Contact geometry

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In mathematics, contact geometry is the study of a geometric structure on smooth manifolds given by a hyperplane distribution in the tangent bundle and specified by a oneform, both of which satisfy a 'maximum nondegeneracy' condition called 'complete nonintegrability'. From the Frobenius theorem, one recognizes the condition as the opposite of the condition that the distribution be determined by a codimension one foliation on the manifold ('complete integrability').
Contact geometry is in many ways an odddimensional counterpart of symplectic geometry, which belongs to the evendimensional world. Both contact and symplectic geometry are motivated by the mathematical formalism of classical mechanics, where one can consider either the evendimensional phase space of a mechanical system or the odddimensional extended phase space that includes the time variable.
Contents
Applications
Contact geometry has — as does symplectic geometry — broad applications in physics, e.g. geometrical optics, classical mechanics, thermodynamics, geometric quantization, and applied mathematics such as control theory. One can prove amusing things, like 'You can always parallelpark your car, provided the space is big enough'.^{[citation needed]} Contact geometry also has applications to lowdimensional topology; for example, it has been used by Kronheimer and Mrowka to prove the property P conjecture and by Gompf to derive a topological characterization of Stein manifolds.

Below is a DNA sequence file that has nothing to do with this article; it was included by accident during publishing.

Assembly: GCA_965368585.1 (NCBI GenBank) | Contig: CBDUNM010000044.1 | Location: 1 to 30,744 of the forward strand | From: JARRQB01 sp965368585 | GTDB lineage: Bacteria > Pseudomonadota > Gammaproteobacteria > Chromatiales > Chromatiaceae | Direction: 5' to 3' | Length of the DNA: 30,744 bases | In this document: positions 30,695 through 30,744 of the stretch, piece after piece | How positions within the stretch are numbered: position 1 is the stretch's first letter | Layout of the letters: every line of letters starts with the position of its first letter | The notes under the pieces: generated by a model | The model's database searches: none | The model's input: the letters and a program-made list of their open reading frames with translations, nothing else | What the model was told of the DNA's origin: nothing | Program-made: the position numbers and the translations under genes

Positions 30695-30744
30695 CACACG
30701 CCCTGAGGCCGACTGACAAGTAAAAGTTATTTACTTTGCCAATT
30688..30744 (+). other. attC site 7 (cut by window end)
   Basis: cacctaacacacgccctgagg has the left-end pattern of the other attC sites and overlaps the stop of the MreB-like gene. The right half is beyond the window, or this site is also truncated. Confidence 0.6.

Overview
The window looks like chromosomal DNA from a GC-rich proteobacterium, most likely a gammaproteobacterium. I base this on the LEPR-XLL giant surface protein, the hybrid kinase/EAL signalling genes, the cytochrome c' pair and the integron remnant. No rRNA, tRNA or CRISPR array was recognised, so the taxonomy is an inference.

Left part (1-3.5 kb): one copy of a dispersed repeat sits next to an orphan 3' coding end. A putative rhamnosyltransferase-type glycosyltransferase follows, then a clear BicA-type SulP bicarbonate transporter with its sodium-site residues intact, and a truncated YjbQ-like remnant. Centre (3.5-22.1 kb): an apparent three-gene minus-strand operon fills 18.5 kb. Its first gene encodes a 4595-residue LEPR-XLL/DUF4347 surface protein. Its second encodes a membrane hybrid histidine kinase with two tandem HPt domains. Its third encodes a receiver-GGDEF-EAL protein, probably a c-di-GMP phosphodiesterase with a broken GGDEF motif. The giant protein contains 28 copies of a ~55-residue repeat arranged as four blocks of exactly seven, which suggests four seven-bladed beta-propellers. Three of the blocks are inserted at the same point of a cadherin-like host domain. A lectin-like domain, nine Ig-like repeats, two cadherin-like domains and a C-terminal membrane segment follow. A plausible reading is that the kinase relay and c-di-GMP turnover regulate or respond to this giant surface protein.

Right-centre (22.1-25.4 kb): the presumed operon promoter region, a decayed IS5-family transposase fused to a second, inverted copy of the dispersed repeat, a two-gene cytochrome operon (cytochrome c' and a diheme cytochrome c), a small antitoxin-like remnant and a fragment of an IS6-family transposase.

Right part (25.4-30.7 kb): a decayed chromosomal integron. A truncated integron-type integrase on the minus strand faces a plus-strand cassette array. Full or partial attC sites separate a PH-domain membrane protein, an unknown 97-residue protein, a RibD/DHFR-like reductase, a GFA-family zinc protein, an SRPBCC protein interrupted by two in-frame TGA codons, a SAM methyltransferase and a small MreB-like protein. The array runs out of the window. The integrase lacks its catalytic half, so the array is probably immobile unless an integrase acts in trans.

Contact forms and structures
Given an ndimensional smooth manifold M, and a point p ∈ M, a contact element of M with contact point p is an (n − 1)dimensional linear subspace of the tangent space to M at p.^{[1]}^{[2]} A contact element can be given by the zeros of a 1form on the tangent space to M at p. However, if a contact element is given by the zeros of a 1form ω, then it will also be given by the zeros of λω where λ ≠ 0. Thus, { λω : λ ≠ 0 } all give the same contact element. It follows that the space of all contact elements of M can be identified with a quotient of the cotangent bundle PT*M,^{[1]} where:
A contact structure on an odd dimensional manifold M, of dimension 2k+1, is a smooth distribution of contact elements, denoted by ξ, which is generic at each point.^{[1]}^{[2]} The genericity condition is that ξ is nonintegrable.
Assume that we have a smooth distribution of contact elements, ξ, given locally by a differential 1form α; i.e. a smooth section of the cotangent bundle. The nonintegrability condition can be given explicitly as:^{[1]}
Notice that if ξ is given by the differential 1form α, then the same distribution is given locally by β = ƒ⋅α, where ƒ is a nonzero smooth function. If ξ is coorientable then α is defined globally.